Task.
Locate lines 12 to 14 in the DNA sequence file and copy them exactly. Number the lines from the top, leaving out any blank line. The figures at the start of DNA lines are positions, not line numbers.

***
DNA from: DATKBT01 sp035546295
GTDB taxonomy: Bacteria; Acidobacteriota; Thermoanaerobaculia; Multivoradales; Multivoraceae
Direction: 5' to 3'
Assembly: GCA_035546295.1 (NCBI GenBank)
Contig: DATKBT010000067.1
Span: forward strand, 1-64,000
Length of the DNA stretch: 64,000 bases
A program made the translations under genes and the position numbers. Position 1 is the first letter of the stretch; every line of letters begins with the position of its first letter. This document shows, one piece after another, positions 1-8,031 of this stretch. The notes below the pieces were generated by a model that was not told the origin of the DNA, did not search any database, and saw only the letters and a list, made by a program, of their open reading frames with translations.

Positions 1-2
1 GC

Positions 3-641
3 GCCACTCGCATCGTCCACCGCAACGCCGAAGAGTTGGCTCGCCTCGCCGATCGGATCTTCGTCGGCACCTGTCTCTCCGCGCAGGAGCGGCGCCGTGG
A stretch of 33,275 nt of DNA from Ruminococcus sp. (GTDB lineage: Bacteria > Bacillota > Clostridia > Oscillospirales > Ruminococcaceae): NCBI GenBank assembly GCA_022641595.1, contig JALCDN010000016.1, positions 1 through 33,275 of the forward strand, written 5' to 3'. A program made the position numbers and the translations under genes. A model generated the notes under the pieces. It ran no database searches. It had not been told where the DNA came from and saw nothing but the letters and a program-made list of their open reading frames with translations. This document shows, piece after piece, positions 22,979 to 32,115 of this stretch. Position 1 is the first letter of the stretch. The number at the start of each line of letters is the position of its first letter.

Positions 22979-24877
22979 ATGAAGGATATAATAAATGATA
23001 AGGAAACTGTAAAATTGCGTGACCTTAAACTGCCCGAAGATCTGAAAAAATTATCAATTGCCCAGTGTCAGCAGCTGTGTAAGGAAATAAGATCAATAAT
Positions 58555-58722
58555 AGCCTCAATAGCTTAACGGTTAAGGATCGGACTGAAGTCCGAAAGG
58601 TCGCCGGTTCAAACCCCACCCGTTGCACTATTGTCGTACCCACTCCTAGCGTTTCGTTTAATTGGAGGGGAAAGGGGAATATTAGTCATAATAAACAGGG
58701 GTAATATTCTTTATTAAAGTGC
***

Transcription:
3 GCCACTCGCATCGTCCACCGCAACGCCGAAGAGTTGGCTCGCCTCGCCGATCGGATCTTCGTCGGCACCTGTCTCTCCGCGCAGGAGCGGCGCCGTGG
A stretch of 33,275 nt of DNA from Ruminococcus sp. (GTDB lineage: Bacteria > Bacillota > Clostridia > Oscillospirales > Ruminococcaceae): NCBI GenBank assembly GCA_022641595.1, contig JALCDN010000016.1, positions 1 through 33,275 of the forward strand, written 5' to 3'. A program made the position numbers and the translations under genes. A model generated the notes under the pieces. It ran no database searches. It had not been told where the DNA came from and saw nothing but the letters and a program-made list of their open reading frames with translations. This document shows, piece after piece, positions 22,979 to 32,115 of this stretch. Position 1 is the first letter of the stretch. The number at the start of each line of letters is the position of its first letter.

Positions 22979-24877